First Virginia General Assembly[edit]

Reverend Buck opened the first session of the Virginia General Assembly, which convened in the church at Jamestown on July 30, 1619.[3][6][20] He prayed "that it would please God to guide and sanctifie all our proceedings to his owne glory and the good of this Plantation."[3][6][20][21]

Death and family[edit]

He married Elizabeth Browne on 7 July 1607 in Norfolk, England. Elizabeth was the daughter of Sir George Browne and a granddaughter of Anthony Browne, 1st Viscount Montagu and Magdalen Dacre.

Buck died at Jamestown in 1624.[6][22] According to historians Frank E. Gizzard and Dennis Boyd Smith, Buck's wife died within a few months of her husband.[6]

He and Elizabeth had six children who survived to adulthood.[6] They were Mara, Benoni, Gercian, Peleg, Elizabeth, who became the wife of Sergeant Thomas Crump (or Crampe), later a member of the House of Burgesses, and Bridget, who married John Burras, a brother of Anne Burras.


  1. ^ Some sources shown below, such as Chandler, 1907, p. 195, state that Buck died in 1623.
  2. ^ a b Grizzard, Frank E. and Dennis Boyd Smith. Jamestown Colony: A Political, Social and Cultural History. Santa Barbara, CA : ABC-CLIO, 2007. ISBN 978-1-85109-637-4. p. 32.
  3. ^ a b c d Tyler, Lyon Gardiner, ed. Encyclopedia of Virginia Biography. Volume 1. New York, Lewis Historical Publishing Company, 1915. OCLC 229136302. Retrieved May 5, 2013. p. 198.
  4. ^ a b Campbell, Charles. History of the Colony and Ancient Dominion of Virginia. Philadelphia: J. B. Lippincott and Company, 1860. OCLC 2109795. p. 95.
  5. ^ Some of the sources such as Grizzard and Tyler state that Buck also studied at Cambridge University's Caius. Alexander Whitaker, a minister at Henricus (Henrico) in the Virginia colony from 1611 to 1616/1617, was the son of a Cambridge professor of divinity and a graduate of Cambridge. Campbell, 1860, pp. 106–107.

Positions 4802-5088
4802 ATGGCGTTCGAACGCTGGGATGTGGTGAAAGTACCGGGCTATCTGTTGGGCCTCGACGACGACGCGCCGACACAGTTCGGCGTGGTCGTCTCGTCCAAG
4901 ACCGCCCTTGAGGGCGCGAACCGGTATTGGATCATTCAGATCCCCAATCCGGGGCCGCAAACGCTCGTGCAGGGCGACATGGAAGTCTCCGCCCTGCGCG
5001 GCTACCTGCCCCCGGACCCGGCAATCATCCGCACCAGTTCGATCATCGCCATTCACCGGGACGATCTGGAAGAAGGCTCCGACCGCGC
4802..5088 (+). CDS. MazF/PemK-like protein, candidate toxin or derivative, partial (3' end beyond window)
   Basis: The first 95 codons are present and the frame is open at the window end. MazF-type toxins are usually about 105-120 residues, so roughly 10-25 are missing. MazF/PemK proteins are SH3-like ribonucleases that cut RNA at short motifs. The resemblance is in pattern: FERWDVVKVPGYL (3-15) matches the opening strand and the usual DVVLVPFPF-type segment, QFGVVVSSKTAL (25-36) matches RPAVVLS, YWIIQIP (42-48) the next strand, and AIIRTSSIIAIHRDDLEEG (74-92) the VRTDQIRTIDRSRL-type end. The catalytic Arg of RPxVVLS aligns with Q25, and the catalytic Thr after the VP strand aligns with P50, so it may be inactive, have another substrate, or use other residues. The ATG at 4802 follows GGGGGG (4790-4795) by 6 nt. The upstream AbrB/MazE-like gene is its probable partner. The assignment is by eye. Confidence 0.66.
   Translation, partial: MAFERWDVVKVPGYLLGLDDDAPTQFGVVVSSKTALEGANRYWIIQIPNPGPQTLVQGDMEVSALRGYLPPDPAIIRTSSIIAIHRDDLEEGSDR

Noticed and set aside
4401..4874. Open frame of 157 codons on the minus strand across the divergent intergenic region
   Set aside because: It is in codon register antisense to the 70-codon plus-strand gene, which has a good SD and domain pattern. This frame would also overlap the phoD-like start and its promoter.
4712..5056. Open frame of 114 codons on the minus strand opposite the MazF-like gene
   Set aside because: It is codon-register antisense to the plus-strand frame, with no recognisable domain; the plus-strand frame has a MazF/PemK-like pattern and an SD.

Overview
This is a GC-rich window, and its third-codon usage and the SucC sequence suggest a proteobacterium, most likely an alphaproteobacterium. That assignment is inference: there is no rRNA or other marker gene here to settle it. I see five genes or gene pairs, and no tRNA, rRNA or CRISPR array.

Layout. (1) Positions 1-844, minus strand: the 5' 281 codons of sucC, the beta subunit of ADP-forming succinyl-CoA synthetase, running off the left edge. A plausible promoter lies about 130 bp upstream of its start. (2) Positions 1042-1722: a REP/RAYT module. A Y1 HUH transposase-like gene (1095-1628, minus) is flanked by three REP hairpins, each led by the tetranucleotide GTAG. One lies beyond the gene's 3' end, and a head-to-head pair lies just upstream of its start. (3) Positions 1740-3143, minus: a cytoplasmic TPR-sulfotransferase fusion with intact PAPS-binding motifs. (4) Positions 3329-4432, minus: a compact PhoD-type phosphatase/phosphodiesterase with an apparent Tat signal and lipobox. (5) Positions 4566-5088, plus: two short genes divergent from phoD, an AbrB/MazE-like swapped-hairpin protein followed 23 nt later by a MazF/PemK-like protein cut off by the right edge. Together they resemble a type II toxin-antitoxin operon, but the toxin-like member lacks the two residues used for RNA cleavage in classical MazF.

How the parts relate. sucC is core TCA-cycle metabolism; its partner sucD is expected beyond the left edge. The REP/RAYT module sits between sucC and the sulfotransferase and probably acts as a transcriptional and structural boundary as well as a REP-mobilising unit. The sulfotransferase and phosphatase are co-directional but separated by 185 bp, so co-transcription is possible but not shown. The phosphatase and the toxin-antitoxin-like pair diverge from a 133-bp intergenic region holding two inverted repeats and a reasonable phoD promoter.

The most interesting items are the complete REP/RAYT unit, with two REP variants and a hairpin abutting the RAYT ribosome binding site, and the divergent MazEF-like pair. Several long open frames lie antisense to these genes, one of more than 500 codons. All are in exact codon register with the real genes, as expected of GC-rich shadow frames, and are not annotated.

6. ^ a b c d e f g h i j k l m n o p q r Grizzard, 2007, p. 33.
  7. ^ a b Chandler, Julian Alvin Carroll and Thomas Butler Thames. Colonial Virginia. Richmond, VA: The Times-Dispatch Company, 1907. OCLC 554689. p. 194.
  8. ^ a b Tyler, 1900. p. 87.
  9. ^ a b Tyler, 1900. p. 75.
  10. ^ Bryan, Corbin Braxton. The Church at Jamestown in Clark, W. M., ed. Colonial Churches in the Original Colony of Virginia. 2d. ed. Richmond, VA: Southern Churchman Company, 1908. OCLC 1397138. Retrieved May 5, 2013. p. 20.
  11. ^ Beverley, Robert. The History of Virginia in Four Parts. Richmond, VA: J. W. Randolph, 1855. OCLC 5837141. 2d revised edition originally published London: 1722. p. 26.
  12. ^ Campbell, 1860 p. 97.
  13. ^ Neill, Edward D. History of the Virginia Company of London. Albany, NY: Joel Munsell, 1869. OCLC 28459826. p. 33.
  14. ^ a b c d Campbell, 1860. p. 98.
  15. ^ a b Neill, 1869, p. 42.
  16. ^ Fischer, David H. Albion's Seed: Four British Folkways in America. New York: Oxford University Press, Inc., 1989. ISBN 978-0-19-503794-4. p. 233.
  17. ^ Some sources, such as Tyler, 1900, p. 76, state the year was 1614.
  18. ^ Campbell, 1869, p. 109.
  19. ^ Hatch, Charles E. The First Seventeen Years Virginia, 1607-1624. Williamsburg, VA: Virginia 350th Anniversary Celebration Corp., 1957. OCLC 965922. p. 109.
  20. ^ a b Bryan, 1908, p. 22. Retrieved May 5, 2013.
  21. ^ Glover, Lorri and Daniel Blake Smith. The Shipwreck That Saved Jamestown: The Sea Venture Castaways and the Fate of America. New York: Henry Holt and Company, LLC: 2008. ISBN 978-0-8050-9025-3. Retrieved May 5, 2013. pp. 261–262.
  22. ^ Chandler, 1907, p. 195, gives the year of Buck's death as 1623. This difference could be due to the use of the old calendar.